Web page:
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The guilt can become an essential ingredient to the addiction.
There came a time in my life when feeling guilty was the only way I could feel normal.
I am not aware of any studies or surveys that suggest this, but there are at least two “theological” factors at work in Christian communities that might serve to escalate addiction: Being raised in Christian community, I know that teaching a high moral standard didn’t make me want to sin less: rather, I wanted to sin more.
The apostle Paul wrote, “[I]f it had not been for the law, I would not have known sin.
Pornography, especially Internet pornography, keeps us coming back for more because it promises a veritably endless source of sexual novelty. Because it’s not about the climax; it’s about the search, the options, and each one is a novel sexual escapade.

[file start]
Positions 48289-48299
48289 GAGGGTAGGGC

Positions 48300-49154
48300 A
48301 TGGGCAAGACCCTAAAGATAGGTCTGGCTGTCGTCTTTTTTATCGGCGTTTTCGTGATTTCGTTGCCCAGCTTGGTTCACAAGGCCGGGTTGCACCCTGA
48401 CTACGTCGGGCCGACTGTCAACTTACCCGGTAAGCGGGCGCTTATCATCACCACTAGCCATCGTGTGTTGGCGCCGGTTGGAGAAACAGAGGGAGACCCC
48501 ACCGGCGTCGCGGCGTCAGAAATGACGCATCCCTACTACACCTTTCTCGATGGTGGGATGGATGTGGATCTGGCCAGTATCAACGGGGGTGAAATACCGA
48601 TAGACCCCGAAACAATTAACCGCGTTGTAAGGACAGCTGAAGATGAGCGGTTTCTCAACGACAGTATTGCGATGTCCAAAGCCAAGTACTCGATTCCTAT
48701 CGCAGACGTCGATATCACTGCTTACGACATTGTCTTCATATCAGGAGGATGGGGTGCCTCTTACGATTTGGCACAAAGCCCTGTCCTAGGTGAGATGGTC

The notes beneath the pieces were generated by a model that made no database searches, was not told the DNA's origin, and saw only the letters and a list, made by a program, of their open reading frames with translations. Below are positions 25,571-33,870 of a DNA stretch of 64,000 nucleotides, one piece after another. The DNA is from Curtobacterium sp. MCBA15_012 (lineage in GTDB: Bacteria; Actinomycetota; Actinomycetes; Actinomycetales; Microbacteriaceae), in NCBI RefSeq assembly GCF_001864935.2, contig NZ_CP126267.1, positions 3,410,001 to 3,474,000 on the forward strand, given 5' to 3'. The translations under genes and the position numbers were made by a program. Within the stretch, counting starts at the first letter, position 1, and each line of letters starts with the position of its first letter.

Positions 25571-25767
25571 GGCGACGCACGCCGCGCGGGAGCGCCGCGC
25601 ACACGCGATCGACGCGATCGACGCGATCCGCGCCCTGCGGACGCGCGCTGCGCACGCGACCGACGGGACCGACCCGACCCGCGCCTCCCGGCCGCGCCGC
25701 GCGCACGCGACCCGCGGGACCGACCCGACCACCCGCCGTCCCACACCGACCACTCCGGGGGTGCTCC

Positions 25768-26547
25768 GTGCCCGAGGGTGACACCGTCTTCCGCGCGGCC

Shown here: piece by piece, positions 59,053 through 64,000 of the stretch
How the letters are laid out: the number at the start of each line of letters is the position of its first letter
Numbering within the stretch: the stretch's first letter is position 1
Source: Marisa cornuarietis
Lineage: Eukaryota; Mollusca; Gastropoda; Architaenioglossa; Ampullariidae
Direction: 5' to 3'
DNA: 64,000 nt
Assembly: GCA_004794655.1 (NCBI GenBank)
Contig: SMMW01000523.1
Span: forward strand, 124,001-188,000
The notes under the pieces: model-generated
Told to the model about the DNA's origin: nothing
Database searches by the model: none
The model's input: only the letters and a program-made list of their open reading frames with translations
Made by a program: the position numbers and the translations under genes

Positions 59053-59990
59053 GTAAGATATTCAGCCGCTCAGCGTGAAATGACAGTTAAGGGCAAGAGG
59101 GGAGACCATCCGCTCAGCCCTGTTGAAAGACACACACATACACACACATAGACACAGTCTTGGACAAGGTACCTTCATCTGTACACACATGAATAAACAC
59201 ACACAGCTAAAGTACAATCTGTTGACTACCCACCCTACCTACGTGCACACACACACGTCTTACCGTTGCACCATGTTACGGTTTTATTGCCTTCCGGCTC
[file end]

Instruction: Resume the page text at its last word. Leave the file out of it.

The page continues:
So if a Christian’s value system leads him or her to believe that any sexual gratification outside of marital intimacy is wrong, then doesn’t use the word “addiction” for anything—not drugs, alcohol, nor any behavior.On top of these cultural ambiguities, addiction language in Christian community is also shaped by sin language.A year ago I heard Ed Welch give a talk at a conference in Philadelphia entitled, “Addiction, Temptation, & Voluntary Slavery.” He spoke about how so often the “Big Book” used by AA members seems so much more alive to them than the words of the Bible. One reason is the Big Book uses “addiction” language. The recovering alcoholic needs to understand the language of the Bible.The Bible doesn’t talk of “addiction,” but rather “slavery to sin.” The Bible doesn’t speak of the root of habitual sin as merely a “disease,” but as “idolatry.” Once these categories are understood, many portions of Scripture can and do come to life for the struggling addict.Biblical language levels the playing field between the so-called addict and the non-addict.